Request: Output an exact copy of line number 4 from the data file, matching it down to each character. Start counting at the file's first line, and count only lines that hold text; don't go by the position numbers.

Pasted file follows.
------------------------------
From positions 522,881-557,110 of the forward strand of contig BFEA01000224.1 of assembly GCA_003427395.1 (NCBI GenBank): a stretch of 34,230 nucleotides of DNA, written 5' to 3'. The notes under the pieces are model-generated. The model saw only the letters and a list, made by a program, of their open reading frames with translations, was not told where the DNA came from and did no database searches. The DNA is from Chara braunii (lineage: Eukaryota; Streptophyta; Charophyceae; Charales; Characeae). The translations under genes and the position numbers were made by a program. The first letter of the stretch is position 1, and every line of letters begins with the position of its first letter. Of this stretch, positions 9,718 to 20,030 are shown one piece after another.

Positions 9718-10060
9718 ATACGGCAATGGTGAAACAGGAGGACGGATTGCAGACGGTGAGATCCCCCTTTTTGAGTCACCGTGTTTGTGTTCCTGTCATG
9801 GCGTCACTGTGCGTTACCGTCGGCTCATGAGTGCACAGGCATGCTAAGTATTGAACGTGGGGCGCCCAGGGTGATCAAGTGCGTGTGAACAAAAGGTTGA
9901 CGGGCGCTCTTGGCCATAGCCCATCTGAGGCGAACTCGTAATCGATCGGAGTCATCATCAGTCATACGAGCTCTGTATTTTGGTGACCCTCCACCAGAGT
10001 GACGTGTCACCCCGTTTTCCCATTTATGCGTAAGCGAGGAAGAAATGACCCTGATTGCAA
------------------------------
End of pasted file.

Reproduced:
9801 GCGTCACTGTGCGTTACCGTCGGCTCATGAGTGCACAGGCATGCTAAGTATTGAACGTGGGGCGCCCAGGGTGATCAAGTGCGTGTGAACAAAAGGTTGA